It’s a hell of a way to run a business. Fixing it will be tough, and I wish her luck. She’ll need it (and a ruthless attitude, a few public executions to shake up the fiefdoms, and some pikes installed in front of corporate headquarters for the heads). I think the problems are similar to the ones Carol Bartz ran into at Yahoo, and Yahoo won. I don’t think the fight at HP will be any easier.
Me? I’m just glad I got out of there with my brain intact (mostly). But as it stands, the words “HP” and “innovation” are fundamentally incompatible, because the company that HP has evolved into is like that aircraft carrier; very good for some things, but nimble navigation is not one of them. And that’s the core problem Meg has to figure out — if she chan.
The Mac App Store has been a huge boon to Mac software developers, but has an enormous flaw: it needs to allow developers to charge existing customers a discounted price for major upgrades.
Right now developers selling through the Mac App Store face a lose/lose choice: either provide all major upgrades to existing customers for free (thus losing a quarter of our revenue), or create a “new” product for each major version (creating customer confusion) and charge existing customers full price again (creating customer anger). Why The Mac App Store is Nice
This was one of those things I got to talk about with developers a lot back in webOS land. All developers want this. No app store (with any significant audience, that I can find…) implementation provides it. Why the disconnect?
Behold the three stages of product manager hell:
- Okay, to make this date, what features do we absolutely positively have to have for launch? Upgrades? We can add that later. It waits.
- The SAP geeks say it’ll take eight months to add support to the back end for this. We need to launch in Botswana. It’ll have to wait.
- I know the developers are asking for this, but we seem to be doing pretty well without it. It just doesn’t seem to be a priority right now, not compared to [REDACTED].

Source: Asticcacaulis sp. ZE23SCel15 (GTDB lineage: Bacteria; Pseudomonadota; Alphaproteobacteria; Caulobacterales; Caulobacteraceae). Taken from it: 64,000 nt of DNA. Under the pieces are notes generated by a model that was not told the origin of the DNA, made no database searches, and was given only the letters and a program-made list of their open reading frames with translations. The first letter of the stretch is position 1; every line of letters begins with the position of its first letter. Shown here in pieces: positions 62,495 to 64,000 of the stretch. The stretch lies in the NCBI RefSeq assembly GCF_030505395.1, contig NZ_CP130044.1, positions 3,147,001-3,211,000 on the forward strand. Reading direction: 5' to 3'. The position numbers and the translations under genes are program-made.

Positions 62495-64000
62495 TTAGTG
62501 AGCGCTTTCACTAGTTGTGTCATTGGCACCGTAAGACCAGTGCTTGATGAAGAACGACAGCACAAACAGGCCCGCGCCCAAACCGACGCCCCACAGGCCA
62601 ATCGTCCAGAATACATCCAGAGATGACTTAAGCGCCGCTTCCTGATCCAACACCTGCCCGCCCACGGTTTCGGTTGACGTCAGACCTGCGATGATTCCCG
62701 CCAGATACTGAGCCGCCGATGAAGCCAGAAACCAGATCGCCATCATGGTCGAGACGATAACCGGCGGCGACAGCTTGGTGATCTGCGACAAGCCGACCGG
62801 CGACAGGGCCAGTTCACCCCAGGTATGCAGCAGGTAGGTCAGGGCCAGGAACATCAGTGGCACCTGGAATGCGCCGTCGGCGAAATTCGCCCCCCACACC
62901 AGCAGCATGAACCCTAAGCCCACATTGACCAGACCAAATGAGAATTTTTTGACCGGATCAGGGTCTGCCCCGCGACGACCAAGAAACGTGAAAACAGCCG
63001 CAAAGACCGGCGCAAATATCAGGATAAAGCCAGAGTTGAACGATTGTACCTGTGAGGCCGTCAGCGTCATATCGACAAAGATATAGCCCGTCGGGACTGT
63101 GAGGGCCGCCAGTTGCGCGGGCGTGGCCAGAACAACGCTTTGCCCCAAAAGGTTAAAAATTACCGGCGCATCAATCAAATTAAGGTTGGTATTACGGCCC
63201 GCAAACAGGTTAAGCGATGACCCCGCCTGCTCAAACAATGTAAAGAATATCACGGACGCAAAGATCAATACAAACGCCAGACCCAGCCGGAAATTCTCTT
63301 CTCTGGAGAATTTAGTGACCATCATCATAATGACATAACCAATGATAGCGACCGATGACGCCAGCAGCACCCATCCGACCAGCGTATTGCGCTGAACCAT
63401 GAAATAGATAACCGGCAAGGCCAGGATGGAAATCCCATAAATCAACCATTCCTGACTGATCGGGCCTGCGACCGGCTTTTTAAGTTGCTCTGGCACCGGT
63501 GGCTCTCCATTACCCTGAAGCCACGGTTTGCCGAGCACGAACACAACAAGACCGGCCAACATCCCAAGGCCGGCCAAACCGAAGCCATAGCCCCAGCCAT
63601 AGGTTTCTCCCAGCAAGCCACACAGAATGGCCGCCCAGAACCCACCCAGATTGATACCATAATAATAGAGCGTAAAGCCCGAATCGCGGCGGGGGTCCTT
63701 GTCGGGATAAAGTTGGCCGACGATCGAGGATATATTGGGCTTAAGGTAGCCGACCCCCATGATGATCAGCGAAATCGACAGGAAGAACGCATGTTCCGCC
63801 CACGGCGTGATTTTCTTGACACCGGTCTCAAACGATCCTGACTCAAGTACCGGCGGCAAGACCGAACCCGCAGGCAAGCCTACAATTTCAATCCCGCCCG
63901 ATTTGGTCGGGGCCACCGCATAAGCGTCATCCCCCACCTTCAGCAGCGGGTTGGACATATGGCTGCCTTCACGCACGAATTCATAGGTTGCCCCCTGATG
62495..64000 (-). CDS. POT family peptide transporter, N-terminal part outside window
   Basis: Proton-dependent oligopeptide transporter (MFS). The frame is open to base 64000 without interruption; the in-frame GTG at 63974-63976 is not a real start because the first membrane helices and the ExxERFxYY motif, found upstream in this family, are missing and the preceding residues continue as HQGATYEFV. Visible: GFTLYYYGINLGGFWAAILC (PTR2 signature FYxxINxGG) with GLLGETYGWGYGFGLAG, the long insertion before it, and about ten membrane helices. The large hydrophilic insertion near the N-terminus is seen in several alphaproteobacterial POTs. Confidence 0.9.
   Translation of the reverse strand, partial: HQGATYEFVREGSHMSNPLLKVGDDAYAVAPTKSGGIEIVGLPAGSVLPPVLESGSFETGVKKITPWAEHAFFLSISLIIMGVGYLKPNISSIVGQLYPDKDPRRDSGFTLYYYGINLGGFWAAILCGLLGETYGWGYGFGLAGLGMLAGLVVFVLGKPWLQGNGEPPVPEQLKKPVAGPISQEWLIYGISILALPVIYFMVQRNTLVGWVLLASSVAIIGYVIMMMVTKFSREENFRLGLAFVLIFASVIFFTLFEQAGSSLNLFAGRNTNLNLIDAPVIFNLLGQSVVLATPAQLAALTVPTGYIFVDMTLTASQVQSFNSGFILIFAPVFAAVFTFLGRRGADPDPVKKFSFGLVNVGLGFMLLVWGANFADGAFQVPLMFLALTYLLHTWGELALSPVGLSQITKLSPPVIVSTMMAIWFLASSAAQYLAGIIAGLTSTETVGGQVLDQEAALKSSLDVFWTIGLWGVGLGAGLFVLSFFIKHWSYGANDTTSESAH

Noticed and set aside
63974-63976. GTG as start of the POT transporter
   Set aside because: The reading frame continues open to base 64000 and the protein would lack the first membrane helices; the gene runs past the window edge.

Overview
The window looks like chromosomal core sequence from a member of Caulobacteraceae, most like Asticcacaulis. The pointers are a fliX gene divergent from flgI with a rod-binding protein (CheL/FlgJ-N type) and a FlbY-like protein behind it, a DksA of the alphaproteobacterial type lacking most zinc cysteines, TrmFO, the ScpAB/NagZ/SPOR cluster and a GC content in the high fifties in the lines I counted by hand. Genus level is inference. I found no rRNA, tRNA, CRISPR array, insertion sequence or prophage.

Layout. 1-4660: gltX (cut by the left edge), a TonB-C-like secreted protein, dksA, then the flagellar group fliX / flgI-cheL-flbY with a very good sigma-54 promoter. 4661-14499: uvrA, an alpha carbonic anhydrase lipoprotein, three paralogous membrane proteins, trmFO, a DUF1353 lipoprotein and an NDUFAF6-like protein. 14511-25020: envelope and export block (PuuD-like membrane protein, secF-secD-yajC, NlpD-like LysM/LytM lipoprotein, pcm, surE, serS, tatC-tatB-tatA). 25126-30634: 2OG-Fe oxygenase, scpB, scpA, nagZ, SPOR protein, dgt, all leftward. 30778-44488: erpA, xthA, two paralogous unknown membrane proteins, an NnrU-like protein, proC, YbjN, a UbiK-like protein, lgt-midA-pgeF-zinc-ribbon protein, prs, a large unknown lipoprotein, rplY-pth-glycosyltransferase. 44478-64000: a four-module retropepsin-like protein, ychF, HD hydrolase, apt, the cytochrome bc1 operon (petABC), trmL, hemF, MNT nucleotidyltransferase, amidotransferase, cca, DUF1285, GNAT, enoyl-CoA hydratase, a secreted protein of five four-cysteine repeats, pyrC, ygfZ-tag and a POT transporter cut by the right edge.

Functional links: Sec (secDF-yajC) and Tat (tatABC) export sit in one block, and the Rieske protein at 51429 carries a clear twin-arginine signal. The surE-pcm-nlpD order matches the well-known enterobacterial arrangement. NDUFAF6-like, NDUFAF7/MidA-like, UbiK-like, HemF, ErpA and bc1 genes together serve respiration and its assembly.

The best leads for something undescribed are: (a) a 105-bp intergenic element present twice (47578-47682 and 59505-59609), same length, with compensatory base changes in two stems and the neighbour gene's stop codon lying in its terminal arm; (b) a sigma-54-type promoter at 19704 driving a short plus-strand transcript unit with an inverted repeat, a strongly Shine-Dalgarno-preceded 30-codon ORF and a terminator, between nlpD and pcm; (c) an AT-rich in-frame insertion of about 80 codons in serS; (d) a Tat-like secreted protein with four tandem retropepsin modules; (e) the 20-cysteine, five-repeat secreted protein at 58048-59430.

Now, throw in a random “oh my god, do you know what this will do to our tax liability and reporting requirements in Lithuania?” and you get some sense of how you end up down this path. I’m sure no software developer has ever had discussions like this about their product, right?
My view on this: I see the developers pain. I see what the expectations users have for this. One of the things I asked for when we implemented coupons (aka promo codes) was the ability for a developer to send out discounts to existing users so they could release “Delicious Monster: TNG” at list and give existing users a code to upgrade at 20% off. Did I get it? (hollow laughter).
If you look at what Apple does (since it doesn’t actually say anything) and guess to their intentions, I’m guessing — based on what they’ve done with Aperture — that their model is moving forward without upgrade discounts. Instead, they’ve cut the cost of the product up front. What used to cost $200 now costs $79. When they release Aperture 4, it’ll cost $79. And Aperture 5 will cost $79. And if a user complains about paying full price for each release, Apple can ask if they’d rather go back to paying $200 for the package and getting upgrades for $99. it’s actually a persuasive argument, if your business plan can handle it and you don’t mind getting hit on the head a lot while explaining it.
And so, if you’re building product, that’s what I’d recommend you plan for. No upgrade discounts. Which implies setting your pricing scheme so that you can make a good “cost over the life of product” argument to users, and make sure each release has persuasive upgrade features (I’m looking at you, Adobe CS 5) or users will simply yawn and skip the release.
Honestly, as a user, I can live with that model. And yes, if I think a product is overpriced or the features of a release are not persuasive, I will skip it (he says, as a proud owner of CS 3; neener, Adobe, I spent my money elsewhere — but happily upgraded to Lightroom 4, because it was worth it. hint hint). It’s going to require retraining users who expect discounts. that will be painful. But I think Apple has set this standard, and I think that’s going to be what it is moving forward. I don’t see a persuasive reason for them to change their strategy.
And whether they admit it or not, I bet a lot of product managers for app stores on various platforms have the “if Apple isn’t doing it, why should I?” test for feature requests. And then they go off into a closet and come up with reasons for the powerpoint that don’t sound so, well, reactive and lame.